USMLE Step 1 Review 03 07 Anatomy Stomach 3

USMLE Step 1 Review 03 07 Anatomy Stomach 3


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Let’s continue our USMLE Review with Anatomy from the Gold Standard USMLE Step 1 Audio Review program.

Play USMLE Audio MP3 03  07 Anatomy Stomach 3 Below


Begin 03  07 Anatomy Stomach 3 Transcription

Now let’s go back to the nervous systems of the stomach.

We talked about the submucosal plexus, what is that called?

  • Meissner’s plexus.

And this innervates what two types?

  • Muscularis mucosa and the glands.

What is the nervous plexus between the outermost longitudinal muscle layers of the stomach and the middle circular muscle layers of the stomach called?

  • The myenteric plexus.

What the other name for the myenteric plexus?

  • Plexus of auerbach.

The myenteric plexus or plexus of auerbach innervates what structures?

  • The outermost longitudinal muscle, the middle circular muscle and the innermost oblique muscle layers of the stomach.

What happens to the mucosa of the stomach after death?

  • It undergoes autodigestion as the mucous cells stop producing mucin.

From what two structures is the stomach suspended by peritoneal tissue?

  • The liver and the diaphragm.

When the stomach is full what two structures may it hang down and rest on?

  • The bladder or uterus.

There are two layers of peritoneum coming down from around the liver which join together come down separate around the stomach passing both in front and in back and then come together again and go further down, now what is the name for these two layers of peritoneum, suspending the stomach that come from the liver to the stomach?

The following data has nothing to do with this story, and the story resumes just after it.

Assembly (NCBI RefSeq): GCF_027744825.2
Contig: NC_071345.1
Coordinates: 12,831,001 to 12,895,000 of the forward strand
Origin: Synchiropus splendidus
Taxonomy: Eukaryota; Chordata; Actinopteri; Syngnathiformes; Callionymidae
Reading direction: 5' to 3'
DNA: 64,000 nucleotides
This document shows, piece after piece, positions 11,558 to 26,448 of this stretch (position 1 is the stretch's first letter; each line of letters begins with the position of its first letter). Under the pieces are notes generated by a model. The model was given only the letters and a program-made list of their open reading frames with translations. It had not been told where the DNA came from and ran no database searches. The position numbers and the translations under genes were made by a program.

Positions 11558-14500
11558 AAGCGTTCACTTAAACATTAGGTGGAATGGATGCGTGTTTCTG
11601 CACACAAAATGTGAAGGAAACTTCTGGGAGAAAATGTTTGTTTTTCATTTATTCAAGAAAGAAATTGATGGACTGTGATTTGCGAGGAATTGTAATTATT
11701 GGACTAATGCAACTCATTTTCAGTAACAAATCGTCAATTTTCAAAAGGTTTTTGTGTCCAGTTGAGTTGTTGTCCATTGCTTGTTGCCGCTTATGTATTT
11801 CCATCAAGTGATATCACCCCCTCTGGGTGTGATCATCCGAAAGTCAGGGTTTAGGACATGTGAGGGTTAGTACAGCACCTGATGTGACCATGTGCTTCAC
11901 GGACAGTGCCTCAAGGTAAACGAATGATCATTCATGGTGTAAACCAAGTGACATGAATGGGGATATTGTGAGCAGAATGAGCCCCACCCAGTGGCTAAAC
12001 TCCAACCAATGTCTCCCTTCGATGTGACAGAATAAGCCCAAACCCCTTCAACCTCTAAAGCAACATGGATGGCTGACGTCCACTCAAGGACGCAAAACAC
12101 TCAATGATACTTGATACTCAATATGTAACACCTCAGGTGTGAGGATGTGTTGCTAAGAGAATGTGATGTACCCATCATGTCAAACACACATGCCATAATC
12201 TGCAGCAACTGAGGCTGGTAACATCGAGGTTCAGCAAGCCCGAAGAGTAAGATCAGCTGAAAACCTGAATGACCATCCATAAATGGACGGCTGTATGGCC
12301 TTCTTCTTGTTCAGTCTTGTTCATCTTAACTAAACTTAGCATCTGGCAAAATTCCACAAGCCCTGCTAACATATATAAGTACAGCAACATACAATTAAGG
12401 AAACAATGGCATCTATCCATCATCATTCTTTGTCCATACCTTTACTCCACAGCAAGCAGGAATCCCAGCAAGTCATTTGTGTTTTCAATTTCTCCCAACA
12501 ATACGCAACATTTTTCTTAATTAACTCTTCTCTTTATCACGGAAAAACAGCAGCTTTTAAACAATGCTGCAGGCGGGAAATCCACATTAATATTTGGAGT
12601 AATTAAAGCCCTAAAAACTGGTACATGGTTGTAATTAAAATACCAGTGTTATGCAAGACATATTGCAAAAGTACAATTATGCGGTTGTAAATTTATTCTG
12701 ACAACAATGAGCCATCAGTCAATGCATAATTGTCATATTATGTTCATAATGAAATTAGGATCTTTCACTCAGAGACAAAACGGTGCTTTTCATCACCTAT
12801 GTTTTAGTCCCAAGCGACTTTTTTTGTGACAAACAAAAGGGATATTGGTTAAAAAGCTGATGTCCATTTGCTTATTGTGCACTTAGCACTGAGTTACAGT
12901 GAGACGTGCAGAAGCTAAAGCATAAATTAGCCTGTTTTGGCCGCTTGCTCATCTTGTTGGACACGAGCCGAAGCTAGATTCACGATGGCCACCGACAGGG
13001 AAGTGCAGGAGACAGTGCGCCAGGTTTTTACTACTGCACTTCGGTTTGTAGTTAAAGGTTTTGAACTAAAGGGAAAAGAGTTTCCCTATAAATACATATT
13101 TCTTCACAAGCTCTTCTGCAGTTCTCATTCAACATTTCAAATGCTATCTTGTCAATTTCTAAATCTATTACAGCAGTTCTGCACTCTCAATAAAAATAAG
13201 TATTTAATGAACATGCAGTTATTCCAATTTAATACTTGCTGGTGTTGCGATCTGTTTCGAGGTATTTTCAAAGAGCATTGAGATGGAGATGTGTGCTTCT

• The hepatogastric ligament.

At what three parts of the stomach does this hepatogastric ligament, two layers of peritoneum, hit the stomach and then separate to go both in front and in back?

  • The cardia, the lesser curvature of the body and the pylorus.

This same sheet of two layers of peritoneum also suspends the first part of the duodenum, what is this portion called?

  • The hepatoduodenal ligament.

Now the hepatoduodenal ligament and the hepatogastric ligament are actually just different parts of the same two layered sheet, these two ligaments together are called what?

  • The lesser omentum.

And again, what two organs are suspended by the lesser omentum?

  • The stomach and the duodenum.

After these two layers of peritoneum pass over the stomach they then come back together and help suspend another organ, what is the next organ that these two layers help suspend?

  • The transverse colon.

This two layered sheet of peritoneum suspending the transverse colon from the stomach is called what?

  • The gastrocolic ligament.

Just a note here while we’re here we’ll get into this more detail later, what other two layered sheet of peritoneum comes down from behind and suspends the transverse colon?

  • The transverse mesocolon.

Now the posterior sheet of the transverse mesocolon and the anterior sheet of the gastrocolic ligament after passing over the transverse colon, come together and hang down like a curtain, and what’s the name of this curtain or blanket?

  • The greater omentum.

Just a parenthetical note, most sources consider the gastrocolic ligament as part of the greater omentum.

From what part of the stomach does the gastrocolic ligament primarily come from?

  • The greater curvature.

Now back at the beginning part of the duodenum, right after the pyloric valve, the hepatoduodenal ligament has a space behind it, which can be reached from the right hand side.